Raumfahrt - South Korea picks Vega C to launch satellite grounded by Russian sanctions



Artist’s view of KOMPSAT-6 in orbit. Credit: KARI

SEOUL, South Korea — South Korea has selected Arianespace’s Vega C rocket to launch a multipurpose imaging satellite, KOMPSAT-6, that has remained grounded due to sanctions imposed on Russia for invading Ukraine.

South Korea’s vice minister for science, Oh Tae-seog, announced Feb. 1 that Vega-C was selected for the launch following international bidding. 

In December, South Korea formally revoked a Russian contract for what was supposed to be a late 2022 launch of KOMPSAT-6 from the Plesetsk Cosmodrome in northern Russia aboard an  Angara rocket, according to the vice minister.  He didn’t explain whether the Korean government would seek Russian compensation for the delay. 

No new date has been set for KOMPSAT-6’s launch. Vega C suffered a launch failure in December while attempting its first commercial flight following a successful July debut. Arianespace and the European Space Agency established an independent commission to investigate the Dec. 20 failure. “We will decide details after the investigation is over,” Oh said.

KOMPSAT-6 is South Korea’s second satellite equipped with synthetic aperture radar (SAR), following KOMPSAT-5, launched in August 2013 on a Dnepr-1 launch vehicle from Dombarovsky, Russia. Once in orbit, KOMPSAT-6 will monitor the Earth from about 505 kilometers above the Earth’s surface at a resolution of 0.5 meters per pixel for five years. While the satellite bus was developed by the state-funded Korea Aerospace Research Institute (KARI), its payload was made by domestic aerospace manufacturer LIG Nex1 under the technical assistance of Airbus Defence and Space.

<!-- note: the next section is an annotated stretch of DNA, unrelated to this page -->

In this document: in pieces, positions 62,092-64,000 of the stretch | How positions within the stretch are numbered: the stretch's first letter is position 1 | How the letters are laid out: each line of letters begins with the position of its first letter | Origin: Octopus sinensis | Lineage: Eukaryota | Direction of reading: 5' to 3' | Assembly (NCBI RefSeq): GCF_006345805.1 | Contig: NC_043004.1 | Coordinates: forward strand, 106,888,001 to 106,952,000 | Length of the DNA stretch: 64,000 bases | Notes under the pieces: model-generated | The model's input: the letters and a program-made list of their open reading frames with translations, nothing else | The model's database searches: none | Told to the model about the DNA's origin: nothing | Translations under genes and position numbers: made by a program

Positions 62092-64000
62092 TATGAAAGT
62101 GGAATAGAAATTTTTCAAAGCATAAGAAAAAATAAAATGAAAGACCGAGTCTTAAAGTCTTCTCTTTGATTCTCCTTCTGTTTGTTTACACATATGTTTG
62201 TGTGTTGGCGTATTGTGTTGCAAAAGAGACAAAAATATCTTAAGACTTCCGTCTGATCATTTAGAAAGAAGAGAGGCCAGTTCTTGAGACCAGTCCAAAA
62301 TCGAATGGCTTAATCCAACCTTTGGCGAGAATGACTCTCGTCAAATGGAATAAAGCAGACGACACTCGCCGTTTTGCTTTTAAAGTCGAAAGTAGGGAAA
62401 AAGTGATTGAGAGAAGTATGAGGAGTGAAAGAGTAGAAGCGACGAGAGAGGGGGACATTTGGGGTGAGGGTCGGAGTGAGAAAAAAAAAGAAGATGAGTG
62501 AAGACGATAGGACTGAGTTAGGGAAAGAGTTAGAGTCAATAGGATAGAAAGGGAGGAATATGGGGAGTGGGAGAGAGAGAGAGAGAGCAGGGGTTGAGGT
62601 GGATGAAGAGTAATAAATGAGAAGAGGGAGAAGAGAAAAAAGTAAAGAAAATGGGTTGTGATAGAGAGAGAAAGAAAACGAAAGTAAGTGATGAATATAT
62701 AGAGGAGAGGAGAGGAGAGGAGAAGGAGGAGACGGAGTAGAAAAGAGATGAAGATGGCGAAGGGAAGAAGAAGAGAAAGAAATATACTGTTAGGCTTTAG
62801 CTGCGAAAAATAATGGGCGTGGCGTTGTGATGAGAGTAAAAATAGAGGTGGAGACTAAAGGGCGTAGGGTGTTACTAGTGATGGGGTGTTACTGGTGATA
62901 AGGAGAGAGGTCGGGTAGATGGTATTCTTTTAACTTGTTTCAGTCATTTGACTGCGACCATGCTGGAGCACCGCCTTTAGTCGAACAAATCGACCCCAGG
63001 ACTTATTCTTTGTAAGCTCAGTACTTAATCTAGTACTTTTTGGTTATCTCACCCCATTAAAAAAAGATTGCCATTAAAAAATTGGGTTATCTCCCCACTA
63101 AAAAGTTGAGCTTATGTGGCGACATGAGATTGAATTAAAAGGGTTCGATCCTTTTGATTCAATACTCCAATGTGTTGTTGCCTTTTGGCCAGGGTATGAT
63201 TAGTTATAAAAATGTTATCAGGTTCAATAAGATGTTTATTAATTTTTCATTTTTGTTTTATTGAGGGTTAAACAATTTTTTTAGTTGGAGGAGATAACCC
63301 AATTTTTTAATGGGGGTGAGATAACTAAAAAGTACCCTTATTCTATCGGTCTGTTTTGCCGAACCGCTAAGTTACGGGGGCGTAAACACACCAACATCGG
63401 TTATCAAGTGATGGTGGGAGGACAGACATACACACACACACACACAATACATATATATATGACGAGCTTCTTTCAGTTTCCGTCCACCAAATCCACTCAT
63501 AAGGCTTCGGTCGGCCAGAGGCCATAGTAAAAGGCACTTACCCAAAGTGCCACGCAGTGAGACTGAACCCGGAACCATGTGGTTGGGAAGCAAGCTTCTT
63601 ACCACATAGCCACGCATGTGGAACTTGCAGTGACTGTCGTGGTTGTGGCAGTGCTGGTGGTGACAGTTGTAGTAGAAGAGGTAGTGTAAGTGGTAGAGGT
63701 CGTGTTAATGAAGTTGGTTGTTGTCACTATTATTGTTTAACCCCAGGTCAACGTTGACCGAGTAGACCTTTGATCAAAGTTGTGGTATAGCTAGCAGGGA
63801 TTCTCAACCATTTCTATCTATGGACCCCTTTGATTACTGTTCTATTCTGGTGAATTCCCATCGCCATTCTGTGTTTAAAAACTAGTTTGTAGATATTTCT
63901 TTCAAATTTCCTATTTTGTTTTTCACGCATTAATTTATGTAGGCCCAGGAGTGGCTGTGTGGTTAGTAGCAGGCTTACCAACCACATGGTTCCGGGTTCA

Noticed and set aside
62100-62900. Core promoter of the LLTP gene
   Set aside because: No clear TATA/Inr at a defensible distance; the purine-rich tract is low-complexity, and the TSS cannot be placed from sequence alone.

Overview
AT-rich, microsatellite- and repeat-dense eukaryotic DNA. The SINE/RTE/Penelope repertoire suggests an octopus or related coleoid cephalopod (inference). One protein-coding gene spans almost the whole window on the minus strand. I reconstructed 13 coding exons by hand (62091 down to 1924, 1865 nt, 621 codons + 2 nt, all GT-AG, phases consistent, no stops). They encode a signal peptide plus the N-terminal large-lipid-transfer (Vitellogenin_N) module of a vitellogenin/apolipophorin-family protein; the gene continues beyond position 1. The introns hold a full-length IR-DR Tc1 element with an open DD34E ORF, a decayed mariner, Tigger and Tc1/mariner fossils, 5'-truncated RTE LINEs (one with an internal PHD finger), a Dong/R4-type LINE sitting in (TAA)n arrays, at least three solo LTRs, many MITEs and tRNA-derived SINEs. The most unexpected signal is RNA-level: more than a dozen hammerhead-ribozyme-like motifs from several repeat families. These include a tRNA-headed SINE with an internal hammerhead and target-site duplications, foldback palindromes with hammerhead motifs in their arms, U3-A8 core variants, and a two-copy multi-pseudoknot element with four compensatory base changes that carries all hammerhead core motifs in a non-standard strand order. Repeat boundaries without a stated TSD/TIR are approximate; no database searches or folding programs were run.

There are two other Korean satellite missions whose launch has been delayed by the anti-Russia sanctions: CAS500-2 remote sensing satellite and SNIPE, a constellation consisting of four 6U CubeSats to identify temporal and spatial variation of small scale plasma structures in the ionosphere and magnetosphere. CAS500-2 was supposed to launch in the first half of 2022 on a Soyuz rocket from Russia’s Baikonur Cosmodrome in Kazakhstan, and SNIPE in the first half of last year on a Soyuz rocket from Baikonur Cosmodrome. 

While the SNIPE was decided in October last year to launch on South Korea’s KSLV-2rocket, expected in May, CAS500-2 is expected to fly on an overseas launch vehicle. “We will host an international bidding in March to select a launch vehicle that will carry CAS500-2, hopefully in the first half of next year,” the vice minister said. 

Meanwhile, firefighters extinguished a fire at Naro Space Center, the only civilian rocket launch site here, during a test of a turbopump that feeds propellants to rocket engines, the science ministry said Jan. 1. The fire broke out in the afternoon and was extinguished in about 70 minutes, the ministry said. “Some testing equipment was affected by the fire, but no casualties have been reported,” Roh Hyung-il, a KARI spokesman, told SpaceNews. He said the ill-fated test was not related to the planned third launch of KSLV-2 rocket in May.

Quelle: SN

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